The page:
Youngstown, Ohio is often presented in photography as a desolate place filled with decaying buildings—a post-apocalyptic landscape presumably bereft of humans. Recently, the Brookings Institution listed Youngstown as having the highest concentrated poverty rate of any city in the country. There are over 5,000 vacant properties in the city, and Youngstown has one of the highest per capita murder rates in the U.S.
I was born in Youngstown, but I have spent most of my life outside of the city. Three years ago I returned to find my hometown in a state of severe depression. I responded by using my camera to document the blight and decay I saw all around me, in an attempt to understand what had happened here. My interest in Youngstown soon spread to the stories of people trying to make the city a better place.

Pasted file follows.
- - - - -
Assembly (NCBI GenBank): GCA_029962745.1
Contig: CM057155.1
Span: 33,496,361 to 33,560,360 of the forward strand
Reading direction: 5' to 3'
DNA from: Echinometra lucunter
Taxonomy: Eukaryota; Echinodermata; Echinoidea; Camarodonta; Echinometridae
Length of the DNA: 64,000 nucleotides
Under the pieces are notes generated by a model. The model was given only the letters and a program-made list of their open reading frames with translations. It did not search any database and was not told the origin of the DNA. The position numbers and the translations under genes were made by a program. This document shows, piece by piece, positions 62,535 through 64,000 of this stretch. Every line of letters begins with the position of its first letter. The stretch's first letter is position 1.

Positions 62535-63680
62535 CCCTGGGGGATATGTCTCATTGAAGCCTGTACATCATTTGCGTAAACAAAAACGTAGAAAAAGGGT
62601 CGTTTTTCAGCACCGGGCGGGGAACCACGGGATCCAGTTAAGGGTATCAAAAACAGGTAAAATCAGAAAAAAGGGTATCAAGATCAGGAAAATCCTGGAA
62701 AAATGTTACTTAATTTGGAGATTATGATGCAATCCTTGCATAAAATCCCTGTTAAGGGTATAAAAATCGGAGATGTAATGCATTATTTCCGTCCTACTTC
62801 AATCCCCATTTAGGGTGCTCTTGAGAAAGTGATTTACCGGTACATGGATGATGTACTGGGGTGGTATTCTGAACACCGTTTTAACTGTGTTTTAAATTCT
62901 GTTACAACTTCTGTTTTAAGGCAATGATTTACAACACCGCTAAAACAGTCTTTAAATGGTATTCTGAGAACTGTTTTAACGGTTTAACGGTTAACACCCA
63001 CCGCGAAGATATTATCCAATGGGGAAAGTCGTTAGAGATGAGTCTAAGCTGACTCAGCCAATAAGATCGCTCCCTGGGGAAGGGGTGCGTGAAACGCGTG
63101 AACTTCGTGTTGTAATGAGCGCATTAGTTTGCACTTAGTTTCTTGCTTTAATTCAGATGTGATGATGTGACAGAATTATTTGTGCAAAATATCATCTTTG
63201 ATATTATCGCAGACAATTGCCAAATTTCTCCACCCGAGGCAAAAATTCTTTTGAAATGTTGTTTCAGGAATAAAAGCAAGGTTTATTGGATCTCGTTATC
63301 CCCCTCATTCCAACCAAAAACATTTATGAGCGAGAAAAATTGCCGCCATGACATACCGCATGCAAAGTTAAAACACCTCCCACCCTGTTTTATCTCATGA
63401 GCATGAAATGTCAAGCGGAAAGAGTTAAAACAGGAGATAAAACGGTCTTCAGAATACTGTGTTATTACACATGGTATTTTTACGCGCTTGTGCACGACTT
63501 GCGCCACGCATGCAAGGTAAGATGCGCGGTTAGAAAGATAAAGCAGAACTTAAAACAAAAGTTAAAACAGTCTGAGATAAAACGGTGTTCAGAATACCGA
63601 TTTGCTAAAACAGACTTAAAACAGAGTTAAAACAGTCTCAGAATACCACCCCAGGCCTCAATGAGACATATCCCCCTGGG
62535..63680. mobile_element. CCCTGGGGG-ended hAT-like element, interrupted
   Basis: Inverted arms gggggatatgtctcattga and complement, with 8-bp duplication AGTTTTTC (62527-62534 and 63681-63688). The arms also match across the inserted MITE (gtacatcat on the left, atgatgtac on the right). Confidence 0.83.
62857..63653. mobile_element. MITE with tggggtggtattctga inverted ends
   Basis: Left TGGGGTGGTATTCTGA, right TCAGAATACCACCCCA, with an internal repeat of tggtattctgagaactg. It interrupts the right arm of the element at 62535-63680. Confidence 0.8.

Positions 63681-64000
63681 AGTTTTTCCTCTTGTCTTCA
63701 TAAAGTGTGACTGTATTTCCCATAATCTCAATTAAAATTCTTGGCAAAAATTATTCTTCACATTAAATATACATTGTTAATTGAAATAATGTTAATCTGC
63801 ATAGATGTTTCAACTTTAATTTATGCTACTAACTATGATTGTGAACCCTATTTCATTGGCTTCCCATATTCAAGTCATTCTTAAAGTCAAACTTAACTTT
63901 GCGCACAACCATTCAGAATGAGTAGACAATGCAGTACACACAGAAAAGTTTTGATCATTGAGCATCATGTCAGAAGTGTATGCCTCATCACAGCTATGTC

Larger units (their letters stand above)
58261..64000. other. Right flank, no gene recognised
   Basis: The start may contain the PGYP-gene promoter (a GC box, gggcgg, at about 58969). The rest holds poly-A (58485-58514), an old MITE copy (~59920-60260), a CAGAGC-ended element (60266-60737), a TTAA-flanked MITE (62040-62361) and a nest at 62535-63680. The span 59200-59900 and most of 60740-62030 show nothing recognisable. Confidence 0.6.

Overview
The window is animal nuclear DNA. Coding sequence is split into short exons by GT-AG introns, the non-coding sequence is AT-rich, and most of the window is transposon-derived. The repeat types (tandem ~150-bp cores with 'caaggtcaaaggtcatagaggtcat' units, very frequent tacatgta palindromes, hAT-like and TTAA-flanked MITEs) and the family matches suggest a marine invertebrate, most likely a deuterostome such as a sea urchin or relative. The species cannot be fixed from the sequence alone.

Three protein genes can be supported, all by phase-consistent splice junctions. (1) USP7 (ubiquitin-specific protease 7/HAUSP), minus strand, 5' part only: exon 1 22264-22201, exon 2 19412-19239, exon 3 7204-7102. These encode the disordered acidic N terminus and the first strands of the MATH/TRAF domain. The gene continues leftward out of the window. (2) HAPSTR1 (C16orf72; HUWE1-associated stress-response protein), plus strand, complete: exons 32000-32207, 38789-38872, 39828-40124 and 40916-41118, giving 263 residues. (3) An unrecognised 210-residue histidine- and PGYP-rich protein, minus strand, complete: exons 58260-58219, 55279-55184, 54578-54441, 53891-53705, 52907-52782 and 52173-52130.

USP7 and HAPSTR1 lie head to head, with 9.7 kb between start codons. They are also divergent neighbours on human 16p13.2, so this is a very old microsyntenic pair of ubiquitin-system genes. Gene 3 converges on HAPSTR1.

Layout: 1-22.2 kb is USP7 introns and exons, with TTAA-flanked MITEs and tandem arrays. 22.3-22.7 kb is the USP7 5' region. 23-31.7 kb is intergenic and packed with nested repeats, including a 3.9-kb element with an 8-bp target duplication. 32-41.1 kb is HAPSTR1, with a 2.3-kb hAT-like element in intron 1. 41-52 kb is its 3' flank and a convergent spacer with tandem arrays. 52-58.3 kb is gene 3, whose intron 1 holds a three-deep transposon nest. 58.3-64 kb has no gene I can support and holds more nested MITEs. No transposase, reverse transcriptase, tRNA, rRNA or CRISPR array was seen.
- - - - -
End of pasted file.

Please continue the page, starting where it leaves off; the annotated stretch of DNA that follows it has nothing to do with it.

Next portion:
The main purpose for this work is to show the “other side” of Youngstown. These photographs focus on people not commonly shown in media depictions, as well as those working to contribute positively to the city, whether through community leadership, arts and culture, neighborhood development, or other such venues.
Hopefully, these images leave the viewer with a sense of a Youngstown beyond the headlines of crime and economic collapse. For Youngstown is not yet a city abandoned; instead, it can be a place of both struggle and joy for those who still call it home.